You know, I found this video almost literally the day before it started blowing up all over the web, and I had planned to do a big write up and explain my feelings about it. But in the long run, I don't think that a whole lot needs to be said.
The 10 minute clip of this documentary says so much on its own that I don't think that I need to add my two cents to the conversation. To me, I'm West Indian, and I'm black. The two are not mutually exclusive. And one of the things that I learnt really early on being in the US, is that the Afro-Caribbean experience is drastically different from that of the African American.
I've never had to deal with these things. I've never even really been aware of my 'degree of blackness' as it were. But seeing this clip, and listening to these testimonials.... it breaks my heart. I almost feel guilty for not having had this experience, and for not being able to stand beside these women and say "This line of thinking is damaging to me too." And that's ridiculous, and i know it is, but I almost cannot conceive that this kind of thinking is so pervasive. I've never encountered it. And the worst part is that this self-hate is internal. It's coming from us. black men and women. no one else.
The most heart-breaking scene to me was of the little girl who had already internalized the 'white is right' attitude at such a young age. Isn't it sad that at no more that 5 years old, we've already taught her to hate herself? The two other clips that struck a cord with me were the clips of the young man saying he disliked dark girls, and the young woman saying that natural/kinky hair was nasty and disgusting. I've had my own struggles with my body image and what i thought was 'pretty'. When i was younger i wanted long blonde hair. But recently I went natural and started dreadlocks. the only regret i have is that i didn't do it sooner. Hearing someone say that; that I'm now ugly for a cosmetic choice i've made.. it troubles me.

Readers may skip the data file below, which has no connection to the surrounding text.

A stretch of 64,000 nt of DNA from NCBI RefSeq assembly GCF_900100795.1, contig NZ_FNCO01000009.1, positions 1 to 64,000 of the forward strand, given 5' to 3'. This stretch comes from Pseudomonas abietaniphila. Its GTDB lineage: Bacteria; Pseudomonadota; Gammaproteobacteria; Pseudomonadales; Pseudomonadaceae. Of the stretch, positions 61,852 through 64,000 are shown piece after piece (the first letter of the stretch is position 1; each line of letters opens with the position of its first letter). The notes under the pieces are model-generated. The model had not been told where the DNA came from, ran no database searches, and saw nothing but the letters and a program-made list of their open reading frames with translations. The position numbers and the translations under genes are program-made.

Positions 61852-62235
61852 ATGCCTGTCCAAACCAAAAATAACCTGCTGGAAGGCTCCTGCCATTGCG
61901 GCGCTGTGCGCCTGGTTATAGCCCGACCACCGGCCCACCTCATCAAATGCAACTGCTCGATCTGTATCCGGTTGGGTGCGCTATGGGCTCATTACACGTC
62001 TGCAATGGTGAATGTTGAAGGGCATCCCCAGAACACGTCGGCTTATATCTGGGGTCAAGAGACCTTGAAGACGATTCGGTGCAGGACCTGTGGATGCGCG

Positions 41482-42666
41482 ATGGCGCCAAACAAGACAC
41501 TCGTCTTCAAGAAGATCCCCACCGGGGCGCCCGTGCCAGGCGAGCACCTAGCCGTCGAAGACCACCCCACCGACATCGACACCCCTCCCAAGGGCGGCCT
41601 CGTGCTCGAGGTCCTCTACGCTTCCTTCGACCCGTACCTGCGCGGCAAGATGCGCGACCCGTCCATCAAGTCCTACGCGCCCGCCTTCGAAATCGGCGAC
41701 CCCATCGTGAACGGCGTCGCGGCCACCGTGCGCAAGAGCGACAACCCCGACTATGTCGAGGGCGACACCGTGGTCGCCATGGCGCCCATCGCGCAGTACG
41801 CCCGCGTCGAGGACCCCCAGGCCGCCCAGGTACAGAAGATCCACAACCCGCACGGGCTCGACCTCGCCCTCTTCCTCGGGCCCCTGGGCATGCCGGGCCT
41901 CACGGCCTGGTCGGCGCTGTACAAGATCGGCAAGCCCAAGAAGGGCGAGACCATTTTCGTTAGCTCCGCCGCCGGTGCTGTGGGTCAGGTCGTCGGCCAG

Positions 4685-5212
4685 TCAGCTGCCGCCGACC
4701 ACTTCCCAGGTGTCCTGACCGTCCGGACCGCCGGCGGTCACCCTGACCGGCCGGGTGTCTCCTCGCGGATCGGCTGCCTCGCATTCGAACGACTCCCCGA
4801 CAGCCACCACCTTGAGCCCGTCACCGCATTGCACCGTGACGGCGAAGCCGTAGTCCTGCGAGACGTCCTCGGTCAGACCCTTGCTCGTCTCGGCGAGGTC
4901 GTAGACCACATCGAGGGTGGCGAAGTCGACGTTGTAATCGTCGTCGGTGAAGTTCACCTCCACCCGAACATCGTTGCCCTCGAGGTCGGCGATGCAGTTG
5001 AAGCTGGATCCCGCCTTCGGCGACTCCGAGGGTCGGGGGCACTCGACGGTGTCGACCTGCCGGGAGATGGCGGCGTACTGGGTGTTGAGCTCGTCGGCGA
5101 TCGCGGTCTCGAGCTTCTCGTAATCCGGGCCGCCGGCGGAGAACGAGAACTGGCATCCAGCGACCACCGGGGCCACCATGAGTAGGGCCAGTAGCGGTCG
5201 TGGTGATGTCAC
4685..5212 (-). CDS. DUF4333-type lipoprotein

From the looks of this clip, this documentary is going to be powerful. I cannot wait for it to premiere and I will be first in line to see it. It is shining a light on an issue that not a lot of people focus in on, sumply because they do not see it as an issue.
In the mean time I leave you with this quote from a poster on the upcoming film's facebook page:
"If our beauty could be bottled and sold, it would be. Oh, wait they do sell it. Women getting injections for fuller lips, the new butt enhancing implants and risking cancer to tan skin as dark as possible. So, I am born with all that naturally and yet I am seen as less attractive than someone who buys all that? I
thank God for making me, me." -Linda Caples
to learn more about the origins of colourism and discrimination based on skin clour, read this entry on wikipedia and then watch the documentary short below for some extra context about the same issue in other cultures.